Certain church elders used to call it the Devil's Buttermilk. And how right they were
As 19-year-old Gareth Anderson lies seriously ill with acute liver failure in a London hospital, I bet he wishes he could turn back the clock to that fateful weekend when he drank an alleged 30 cans of beer or lager in one weekend.
A staggering amount to consume, you might think. But how many of our young (and not so young) men and women are routinely drinking far, far more than the recommended safe daily limit? And just how did alcohol become such a pervasive and powerful part of the lives of so many people in this country?
I have a great deal of sympathy for Gareth Anderson. I also feel for his loving and devoted parents, who are now desperate to have their son placed on the transplant waiting list.
Gareth needs a new liver urgently. But donated livers are in short supply and each case must be judged on its own merits. In Gareth's case, his liver failure is deemed to be self-inflicted through alcohol abuse, and therefore he must remain sober for six months before becoming eligible for a new liver. Sadly, Gareth might not be around in six months. What a heartbreaking dilemma for all concerned
Obviously prevention is better than cure. But how can worried parents and guardians ever hope to compete against the combined clout of slick advertising? Not to mention peer pressure, cheaply priced alcohol and the relentless pictures of hedonistic celebrities living a 24-hour party lifestyle? It's hard to believe that a couple of dozen cans of cheap, sugary lager have left a fit young man fighting for his life. And probably wondering why he drank so much in the first place? For a few laughs on a Friday or Saturday night? Clearly it's time to re-assess this nation's love affair with alcohol.
Lets look at the facts: alcohol can lower your social inhibitions, yes, and it can make you laugh and relax. But it can also lower your decision-making abilities, and your ability to protect yourself in a dangerous situation. It can send your blood sugar levels soaring. It can put a massive strain on your liver and kidneys.
Combined with cigarettes it can increase your risk of developing oral, throat or stomach cancer. Alcohol can make you think you can dance well when in fact you are making a total fool of yourself on the dance-floor. Alcohol can make you say things you would never say sober. It can make you think you're sexy when in reality your behaviour is either pitiful or threatening.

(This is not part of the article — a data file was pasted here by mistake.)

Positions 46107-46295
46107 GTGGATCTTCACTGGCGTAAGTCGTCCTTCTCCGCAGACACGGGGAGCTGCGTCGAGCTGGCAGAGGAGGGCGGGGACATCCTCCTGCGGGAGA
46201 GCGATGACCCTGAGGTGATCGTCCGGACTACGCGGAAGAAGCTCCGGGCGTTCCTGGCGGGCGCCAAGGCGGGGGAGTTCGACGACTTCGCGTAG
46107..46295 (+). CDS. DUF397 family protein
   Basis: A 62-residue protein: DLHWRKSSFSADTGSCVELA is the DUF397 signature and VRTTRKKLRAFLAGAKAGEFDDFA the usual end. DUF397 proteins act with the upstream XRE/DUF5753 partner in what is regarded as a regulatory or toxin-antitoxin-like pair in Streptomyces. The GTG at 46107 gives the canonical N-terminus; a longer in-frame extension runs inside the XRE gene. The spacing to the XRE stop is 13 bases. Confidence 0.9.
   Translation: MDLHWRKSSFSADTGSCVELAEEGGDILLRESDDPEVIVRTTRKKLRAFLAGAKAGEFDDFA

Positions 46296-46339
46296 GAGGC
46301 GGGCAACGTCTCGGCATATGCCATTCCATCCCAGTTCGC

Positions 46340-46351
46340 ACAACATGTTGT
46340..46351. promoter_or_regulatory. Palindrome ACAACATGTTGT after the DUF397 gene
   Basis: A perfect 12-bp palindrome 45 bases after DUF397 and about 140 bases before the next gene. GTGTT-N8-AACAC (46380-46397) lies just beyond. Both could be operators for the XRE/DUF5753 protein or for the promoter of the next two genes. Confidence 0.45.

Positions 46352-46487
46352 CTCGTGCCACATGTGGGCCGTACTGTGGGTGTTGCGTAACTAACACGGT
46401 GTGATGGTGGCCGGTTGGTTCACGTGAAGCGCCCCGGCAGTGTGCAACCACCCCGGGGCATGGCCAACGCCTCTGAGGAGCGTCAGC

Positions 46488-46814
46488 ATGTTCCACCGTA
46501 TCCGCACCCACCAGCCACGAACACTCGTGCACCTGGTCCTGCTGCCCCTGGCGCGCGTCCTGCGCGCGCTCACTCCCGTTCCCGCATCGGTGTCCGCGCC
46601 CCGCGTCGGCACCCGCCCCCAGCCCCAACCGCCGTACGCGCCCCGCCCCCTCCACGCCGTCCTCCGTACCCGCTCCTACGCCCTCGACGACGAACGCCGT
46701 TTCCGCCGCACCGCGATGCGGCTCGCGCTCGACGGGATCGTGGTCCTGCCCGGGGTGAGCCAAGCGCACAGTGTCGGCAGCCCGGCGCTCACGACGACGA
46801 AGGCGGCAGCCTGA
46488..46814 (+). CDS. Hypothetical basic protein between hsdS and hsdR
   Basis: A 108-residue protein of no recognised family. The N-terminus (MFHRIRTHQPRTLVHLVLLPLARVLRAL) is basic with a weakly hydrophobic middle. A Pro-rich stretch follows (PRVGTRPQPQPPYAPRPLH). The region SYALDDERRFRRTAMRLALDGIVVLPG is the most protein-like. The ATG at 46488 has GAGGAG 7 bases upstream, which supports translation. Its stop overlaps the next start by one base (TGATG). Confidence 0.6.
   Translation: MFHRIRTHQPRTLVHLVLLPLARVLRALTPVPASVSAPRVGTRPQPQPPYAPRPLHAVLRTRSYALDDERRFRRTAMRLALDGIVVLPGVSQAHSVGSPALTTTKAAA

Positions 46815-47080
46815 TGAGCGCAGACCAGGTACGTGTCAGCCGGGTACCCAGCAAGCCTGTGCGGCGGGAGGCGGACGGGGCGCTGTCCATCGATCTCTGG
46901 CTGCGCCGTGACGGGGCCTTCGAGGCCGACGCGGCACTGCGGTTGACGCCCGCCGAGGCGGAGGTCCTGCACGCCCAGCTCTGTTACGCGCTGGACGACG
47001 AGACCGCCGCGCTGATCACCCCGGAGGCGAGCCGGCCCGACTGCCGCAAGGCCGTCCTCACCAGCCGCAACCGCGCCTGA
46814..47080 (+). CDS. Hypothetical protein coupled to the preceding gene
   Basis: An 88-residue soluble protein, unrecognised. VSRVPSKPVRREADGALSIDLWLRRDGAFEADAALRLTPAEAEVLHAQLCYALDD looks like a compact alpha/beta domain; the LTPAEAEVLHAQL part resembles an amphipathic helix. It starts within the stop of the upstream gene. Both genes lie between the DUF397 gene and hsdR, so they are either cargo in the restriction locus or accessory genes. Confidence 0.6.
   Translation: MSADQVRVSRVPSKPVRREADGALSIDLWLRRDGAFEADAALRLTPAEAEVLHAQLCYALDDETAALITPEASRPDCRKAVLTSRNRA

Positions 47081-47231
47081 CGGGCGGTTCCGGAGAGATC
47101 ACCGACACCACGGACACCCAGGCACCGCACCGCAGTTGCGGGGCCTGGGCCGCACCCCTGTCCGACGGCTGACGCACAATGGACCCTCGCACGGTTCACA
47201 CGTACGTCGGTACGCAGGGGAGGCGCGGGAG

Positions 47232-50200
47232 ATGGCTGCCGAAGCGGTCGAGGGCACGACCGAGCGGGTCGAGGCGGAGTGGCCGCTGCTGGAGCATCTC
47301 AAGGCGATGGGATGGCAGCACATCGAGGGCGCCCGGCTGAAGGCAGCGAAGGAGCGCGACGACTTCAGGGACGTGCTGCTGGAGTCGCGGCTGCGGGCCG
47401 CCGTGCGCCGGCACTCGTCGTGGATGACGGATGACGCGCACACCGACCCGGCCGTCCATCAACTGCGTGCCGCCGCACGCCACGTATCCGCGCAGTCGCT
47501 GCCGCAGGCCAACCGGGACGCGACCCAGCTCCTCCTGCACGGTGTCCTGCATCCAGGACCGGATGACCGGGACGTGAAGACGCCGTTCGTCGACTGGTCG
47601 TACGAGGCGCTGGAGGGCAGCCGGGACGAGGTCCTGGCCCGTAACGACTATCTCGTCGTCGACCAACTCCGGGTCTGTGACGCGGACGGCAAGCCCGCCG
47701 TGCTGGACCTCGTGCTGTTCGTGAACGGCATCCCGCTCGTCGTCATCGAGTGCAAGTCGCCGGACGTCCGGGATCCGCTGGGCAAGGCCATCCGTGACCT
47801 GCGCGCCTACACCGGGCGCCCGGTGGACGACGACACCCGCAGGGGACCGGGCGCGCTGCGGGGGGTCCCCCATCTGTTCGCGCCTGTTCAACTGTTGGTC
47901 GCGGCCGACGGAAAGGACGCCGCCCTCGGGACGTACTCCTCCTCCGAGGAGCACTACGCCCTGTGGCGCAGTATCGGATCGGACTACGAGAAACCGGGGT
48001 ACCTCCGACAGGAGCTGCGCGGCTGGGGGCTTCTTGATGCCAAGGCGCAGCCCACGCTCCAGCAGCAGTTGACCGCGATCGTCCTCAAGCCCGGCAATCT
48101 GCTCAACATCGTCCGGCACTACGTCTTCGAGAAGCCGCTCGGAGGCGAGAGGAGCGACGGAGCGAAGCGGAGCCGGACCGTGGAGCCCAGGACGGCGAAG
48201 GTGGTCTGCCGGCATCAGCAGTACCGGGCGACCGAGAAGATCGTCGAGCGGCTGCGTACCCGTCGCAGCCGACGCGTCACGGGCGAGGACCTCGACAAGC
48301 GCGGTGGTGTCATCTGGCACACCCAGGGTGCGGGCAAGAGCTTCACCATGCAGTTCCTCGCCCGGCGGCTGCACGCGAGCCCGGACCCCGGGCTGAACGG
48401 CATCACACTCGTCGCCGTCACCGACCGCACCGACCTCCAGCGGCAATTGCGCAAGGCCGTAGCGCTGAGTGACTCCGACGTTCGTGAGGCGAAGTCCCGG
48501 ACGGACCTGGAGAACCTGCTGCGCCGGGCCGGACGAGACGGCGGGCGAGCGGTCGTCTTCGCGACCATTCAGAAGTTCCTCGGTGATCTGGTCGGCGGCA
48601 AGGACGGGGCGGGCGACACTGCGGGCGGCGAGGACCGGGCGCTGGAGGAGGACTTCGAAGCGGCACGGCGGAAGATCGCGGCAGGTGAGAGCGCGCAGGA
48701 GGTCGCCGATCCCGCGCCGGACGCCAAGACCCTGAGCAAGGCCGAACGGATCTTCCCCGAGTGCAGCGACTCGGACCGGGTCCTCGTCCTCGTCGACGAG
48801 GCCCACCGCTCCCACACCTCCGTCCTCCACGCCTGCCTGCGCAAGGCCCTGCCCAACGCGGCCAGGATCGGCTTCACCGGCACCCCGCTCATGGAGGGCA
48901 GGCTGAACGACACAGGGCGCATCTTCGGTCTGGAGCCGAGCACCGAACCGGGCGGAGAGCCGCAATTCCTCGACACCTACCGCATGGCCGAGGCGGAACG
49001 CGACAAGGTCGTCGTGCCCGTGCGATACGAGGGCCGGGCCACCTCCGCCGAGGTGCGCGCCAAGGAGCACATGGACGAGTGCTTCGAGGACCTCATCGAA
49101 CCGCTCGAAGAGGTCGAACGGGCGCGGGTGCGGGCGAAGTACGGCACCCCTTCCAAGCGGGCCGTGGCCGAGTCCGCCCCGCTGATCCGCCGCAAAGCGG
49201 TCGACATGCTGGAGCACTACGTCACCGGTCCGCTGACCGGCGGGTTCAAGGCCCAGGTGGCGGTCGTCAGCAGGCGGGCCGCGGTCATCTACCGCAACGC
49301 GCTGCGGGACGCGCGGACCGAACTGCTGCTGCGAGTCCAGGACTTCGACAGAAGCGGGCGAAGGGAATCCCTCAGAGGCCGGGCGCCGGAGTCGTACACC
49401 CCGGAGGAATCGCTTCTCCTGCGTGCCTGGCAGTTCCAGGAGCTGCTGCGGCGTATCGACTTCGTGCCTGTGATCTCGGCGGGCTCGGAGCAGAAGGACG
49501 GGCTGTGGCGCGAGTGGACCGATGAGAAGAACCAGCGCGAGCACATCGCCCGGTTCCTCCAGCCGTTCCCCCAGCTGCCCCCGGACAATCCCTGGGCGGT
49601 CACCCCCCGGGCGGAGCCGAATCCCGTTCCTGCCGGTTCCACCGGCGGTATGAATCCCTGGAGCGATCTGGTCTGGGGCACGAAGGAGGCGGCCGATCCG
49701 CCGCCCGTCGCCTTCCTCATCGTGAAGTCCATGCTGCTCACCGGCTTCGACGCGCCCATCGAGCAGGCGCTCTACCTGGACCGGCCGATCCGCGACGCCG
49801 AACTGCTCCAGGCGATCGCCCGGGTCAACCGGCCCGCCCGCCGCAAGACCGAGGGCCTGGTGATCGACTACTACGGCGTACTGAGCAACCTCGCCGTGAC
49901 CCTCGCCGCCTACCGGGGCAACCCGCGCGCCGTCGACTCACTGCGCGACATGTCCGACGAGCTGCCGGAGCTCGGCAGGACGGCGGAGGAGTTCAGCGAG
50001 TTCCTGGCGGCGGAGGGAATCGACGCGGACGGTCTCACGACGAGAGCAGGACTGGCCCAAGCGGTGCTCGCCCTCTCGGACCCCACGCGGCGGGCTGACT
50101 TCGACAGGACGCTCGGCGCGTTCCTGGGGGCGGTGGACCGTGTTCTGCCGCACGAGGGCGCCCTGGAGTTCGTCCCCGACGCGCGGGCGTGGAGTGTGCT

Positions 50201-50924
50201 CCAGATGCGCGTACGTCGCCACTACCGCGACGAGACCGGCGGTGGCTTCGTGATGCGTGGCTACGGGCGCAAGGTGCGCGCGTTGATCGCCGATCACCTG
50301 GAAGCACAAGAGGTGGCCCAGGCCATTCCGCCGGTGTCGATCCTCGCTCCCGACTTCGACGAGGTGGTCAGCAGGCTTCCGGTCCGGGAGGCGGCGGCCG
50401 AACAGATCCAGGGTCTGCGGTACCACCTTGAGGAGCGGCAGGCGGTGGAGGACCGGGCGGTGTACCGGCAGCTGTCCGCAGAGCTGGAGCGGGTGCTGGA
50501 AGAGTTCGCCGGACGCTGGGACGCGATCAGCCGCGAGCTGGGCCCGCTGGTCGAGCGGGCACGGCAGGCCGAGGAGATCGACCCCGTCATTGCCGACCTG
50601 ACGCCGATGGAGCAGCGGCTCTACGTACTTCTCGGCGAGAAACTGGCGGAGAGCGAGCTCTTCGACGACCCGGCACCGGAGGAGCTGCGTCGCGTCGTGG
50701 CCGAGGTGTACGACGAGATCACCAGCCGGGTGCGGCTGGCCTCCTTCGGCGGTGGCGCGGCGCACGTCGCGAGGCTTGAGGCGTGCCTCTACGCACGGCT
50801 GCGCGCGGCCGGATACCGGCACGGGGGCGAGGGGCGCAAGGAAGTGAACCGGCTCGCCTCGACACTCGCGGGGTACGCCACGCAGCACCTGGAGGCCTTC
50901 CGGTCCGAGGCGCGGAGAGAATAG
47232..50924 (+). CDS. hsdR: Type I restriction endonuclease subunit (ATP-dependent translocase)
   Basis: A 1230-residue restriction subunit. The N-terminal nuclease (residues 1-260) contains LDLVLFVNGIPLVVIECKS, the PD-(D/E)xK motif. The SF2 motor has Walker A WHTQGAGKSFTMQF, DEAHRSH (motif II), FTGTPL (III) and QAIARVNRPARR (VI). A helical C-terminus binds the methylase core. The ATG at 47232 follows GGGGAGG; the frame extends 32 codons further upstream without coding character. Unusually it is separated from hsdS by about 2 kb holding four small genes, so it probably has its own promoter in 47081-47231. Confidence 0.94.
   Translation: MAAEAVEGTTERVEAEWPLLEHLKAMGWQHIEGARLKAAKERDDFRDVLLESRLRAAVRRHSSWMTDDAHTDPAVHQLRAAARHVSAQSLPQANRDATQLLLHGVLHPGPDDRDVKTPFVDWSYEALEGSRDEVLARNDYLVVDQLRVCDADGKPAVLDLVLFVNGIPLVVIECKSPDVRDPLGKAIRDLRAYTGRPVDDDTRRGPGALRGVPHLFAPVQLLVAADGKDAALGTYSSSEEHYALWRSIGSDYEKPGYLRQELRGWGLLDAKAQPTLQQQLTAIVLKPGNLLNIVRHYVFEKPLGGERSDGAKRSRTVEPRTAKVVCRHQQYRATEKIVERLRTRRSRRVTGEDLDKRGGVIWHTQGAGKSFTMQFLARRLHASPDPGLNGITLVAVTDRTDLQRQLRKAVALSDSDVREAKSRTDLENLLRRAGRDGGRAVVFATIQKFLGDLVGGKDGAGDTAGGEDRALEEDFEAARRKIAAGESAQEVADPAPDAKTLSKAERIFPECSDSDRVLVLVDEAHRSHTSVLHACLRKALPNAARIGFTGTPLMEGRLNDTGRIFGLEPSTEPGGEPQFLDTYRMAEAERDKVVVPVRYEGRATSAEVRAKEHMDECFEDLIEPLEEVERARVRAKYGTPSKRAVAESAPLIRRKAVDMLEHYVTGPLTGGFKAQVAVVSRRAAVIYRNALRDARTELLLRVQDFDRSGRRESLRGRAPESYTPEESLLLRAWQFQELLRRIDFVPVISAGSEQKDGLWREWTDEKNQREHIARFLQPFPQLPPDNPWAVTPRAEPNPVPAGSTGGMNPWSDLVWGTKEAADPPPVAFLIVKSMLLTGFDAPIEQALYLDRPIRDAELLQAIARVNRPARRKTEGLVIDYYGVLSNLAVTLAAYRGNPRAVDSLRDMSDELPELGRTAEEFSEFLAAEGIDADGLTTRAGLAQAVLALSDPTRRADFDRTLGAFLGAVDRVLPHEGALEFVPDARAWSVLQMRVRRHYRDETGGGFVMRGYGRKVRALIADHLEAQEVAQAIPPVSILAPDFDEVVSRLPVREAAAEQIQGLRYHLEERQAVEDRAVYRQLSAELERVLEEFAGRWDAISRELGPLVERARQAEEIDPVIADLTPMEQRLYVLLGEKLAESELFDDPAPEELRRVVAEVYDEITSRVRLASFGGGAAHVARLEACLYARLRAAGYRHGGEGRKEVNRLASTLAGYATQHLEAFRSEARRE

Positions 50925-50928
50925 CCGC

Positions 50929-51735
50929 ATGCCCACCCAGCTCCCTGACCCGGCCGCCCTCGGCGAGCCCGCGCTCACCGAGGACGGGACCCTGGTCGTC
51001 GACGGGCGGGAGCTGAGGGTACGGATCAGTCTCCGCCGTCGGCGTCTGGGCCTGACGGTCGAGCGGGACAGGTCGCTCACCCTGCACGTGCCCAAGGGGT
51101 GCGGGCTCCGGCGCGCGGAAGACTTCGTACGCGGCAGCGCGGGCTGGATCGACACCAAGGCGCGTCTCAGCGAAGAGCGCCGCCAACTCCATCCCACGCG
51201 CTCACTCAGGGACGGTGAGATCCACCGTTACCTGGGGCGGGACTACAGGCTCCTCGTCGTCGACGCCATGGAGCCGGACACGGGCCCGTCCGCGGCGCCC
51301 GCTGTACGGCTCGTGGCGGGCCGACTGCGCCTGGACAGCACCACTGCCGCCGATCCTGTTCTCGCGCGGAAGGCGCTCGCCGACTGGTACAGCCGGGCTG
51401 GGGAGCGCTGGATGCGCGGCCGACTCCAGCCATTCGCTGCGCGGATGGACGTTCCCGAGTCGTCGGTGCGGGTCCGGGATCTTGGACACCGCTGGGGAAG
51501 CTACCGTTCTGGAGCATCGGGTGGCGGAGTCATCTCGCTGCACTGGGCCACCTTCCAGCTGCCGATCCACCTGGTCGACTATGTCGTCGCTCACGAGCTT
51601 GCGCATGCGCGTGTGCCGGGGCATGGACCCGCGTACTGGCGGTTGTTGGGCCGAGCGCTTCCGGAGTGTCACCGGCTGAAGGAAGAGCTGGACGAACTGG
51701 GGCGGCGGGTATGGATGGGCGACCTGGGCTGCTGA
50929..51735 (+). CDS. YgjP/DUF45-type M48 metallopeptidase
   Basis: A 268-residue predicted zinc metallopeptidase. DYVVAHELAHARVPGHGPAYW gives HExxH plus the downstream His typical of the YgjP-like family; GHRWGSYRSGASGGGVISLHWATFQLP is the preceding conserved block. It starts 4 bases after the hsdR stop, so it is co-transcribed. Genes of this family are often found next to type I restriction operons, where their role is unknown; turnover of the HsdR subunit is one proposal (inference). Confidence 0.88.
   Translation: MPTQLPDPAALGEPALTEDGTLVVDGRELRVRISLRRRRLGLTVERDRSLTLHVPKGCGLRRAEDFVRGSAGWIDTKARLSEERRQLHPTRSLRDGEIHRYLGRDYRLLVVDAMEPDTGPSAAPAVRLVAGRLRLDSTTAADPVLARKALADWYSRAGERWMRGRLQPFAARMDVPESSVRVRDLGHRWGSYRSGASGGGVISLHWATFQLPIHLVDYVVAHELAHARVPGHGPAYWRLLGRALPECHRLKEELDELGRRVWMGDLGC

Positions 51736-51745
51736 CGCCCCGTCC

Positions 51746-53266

Alcohol can make you argumentative, aggressive, depressive, promiscuous, and obnoxious to know. Alcohol can make you spend money you can't afford to spend. It can cost you your marriage, your relationship, your friends, your job or your driving licence. It can cost you your looks, your figure, and maybe even your life. Isn't it a wonder then that we in Ireland now appear to be drinking more than ever?
Personally I'm not much of a drinker. I gave it up completely when I was pregnant and I've never really bothered taking it up again. Now I find that even one glass of red wine gives me terrible indigestion so it baffles me how anyone can stomach 30 cans of lager in one weekend.
But no doubt Gareth Anderson was only doing what countless other young men and women of his generation are doing all the time. I really hope he is accepted onto the waiting list and that a new liver is found for him before it is too late. I believe him when he says he will never touch drink again.
But hopefully, if nothing else good comes of it, Gareth's tragic story will strike a chord with people everywhere. And the majority of drinkers will now think twice before binge drinking for even one more time. Now that we all know even one serious binge could prove to be life-threatening, surely the days of over-consumption are on the wane? Or are they?
Alcohol has been with us for thousands of years. It has survived prohibition of all kinds. It has never been cheaper or easier to buy. Still, no amount of glossy advertising will ever be able erase the sad sight of Gareth's jaundiced face pictured against the harsh white of a hospital pillow. No amount of male bravado or girly hen-night capers can blank out the fact that alcohol can be, and very often is, a killer.